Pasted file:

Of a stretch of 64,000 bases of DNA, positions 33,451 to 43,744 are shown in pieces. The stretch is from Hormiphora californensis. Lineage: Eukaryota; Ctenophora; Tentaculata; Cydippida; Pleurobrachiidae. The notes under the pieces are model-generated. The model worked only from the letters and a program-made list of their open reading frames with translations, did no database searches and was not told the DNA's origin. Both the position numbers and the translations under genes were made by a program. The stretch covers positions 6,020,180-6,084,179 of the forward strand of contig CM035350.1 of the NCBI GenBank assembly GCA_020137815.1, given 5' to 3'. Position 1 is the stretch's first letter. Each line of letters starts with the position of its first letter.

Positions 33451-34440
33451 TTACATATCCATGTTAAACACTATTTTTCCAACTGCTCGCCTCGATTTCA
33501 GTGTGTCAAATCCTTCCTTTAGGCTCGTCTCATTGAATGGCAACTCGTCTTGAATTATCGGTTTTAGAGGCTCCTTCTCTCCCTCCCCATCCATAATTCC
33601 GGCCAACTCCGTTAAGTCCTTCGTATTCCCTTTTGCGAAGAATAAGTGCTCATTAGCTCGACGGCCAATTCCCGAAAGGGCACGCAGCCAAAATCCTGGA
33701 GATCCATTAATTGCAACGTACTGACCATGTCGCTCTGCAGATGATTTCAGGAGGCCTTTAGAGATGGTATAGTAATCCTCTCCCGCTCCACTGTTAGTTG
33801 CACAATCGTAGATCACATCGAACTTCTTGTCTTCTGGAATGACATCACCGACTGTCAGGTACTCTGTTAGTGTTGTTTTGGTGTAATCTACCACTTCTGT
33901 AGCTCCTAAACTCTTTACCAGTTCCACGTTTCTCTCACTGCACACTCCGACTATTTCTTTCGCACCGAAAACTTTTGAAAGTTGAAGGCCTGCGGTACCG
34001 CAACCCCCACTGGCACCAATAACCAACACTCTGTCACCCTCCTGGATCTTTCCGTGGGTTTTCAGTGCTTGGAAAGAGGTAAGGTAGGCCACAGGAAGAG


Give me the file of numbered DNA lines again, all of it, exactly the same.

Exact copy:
Of a stretch of 64,000 bases of DNA, positions 33,451 to 43,744 are shown in pieces. The stretch is from Hormiphora californensis. Lineage: Eukaryota; Ctenophora; Tentaculata; Cydippida; Pleurobrachiidae. The notes under the pieces are model-generated. The model worked only from the letters and a program-made list of their open reading frames with translations, did no database searches and was not told the DNA's origin. Both the position numbers and the translations under genes were made by a program. The stretch covers positions 6,020,180-6,084,179 of the forward strand of contig CM035350.1 of the NCBI GenBank assembly GCA_020137815.1, given 5' to 3'. Position 1 is the stretch's first letter. Each line of letters starts with the position of its first letter.

Positions 33451-34440
33451 TTACATATCCATGTTAAACACTATTTTTCCAACTGCTCGCCTCGATTTCA
33501 GTGTGTCAAATCCTTCCTTTAGGCTCGTCTCATTGAATGGCAACTCGTCTTGAATTATCGGTTTTAGAGGCTCCTTCTCTCCCTCCCCATCCATAATTCC
33601 GGCCAACTCCGTTAAGTCCTTCGTATTCCCTTTTGCGAAGAATAAGTGCTCATTAGCTCGACGGCCAATTCCCGAAAGGGCACGCAGCCAAAATCCTGGA
33701 GATCCATTAATTGCAACGTACTGACCATGTCGCTCTGCAGATGATTTCAGGAGGCCTTTAGAGATGGTATAGTAATCCTCTCCCGCTCCACTGTTAGTTG
33801 CACAATCGTAGATCACATCGAACTTCTTGTCTTCTGGAATGACATCACCGACTGTCAGGTACTCTGTTAGTGTTGTTTTGGTGTAATCTACCACTTCTGT
33901 AGCTCCTAAACTCTTTACCAGTTCCACGTTTCTCTCACTGCACACTCCGACTATTTCTTTCGCACCGAAAACTTTTGAAAGTTGAAGGCCTGCGGTACCG
34001 CAACCCCCACTGGCACCAATAACCAACACTCTGTCACCCTCCTGGATCTTTCCGTGGGTTTTCAGTGCTTGGAAAGAGGTAAGGTAGGCCACAGGAAGAG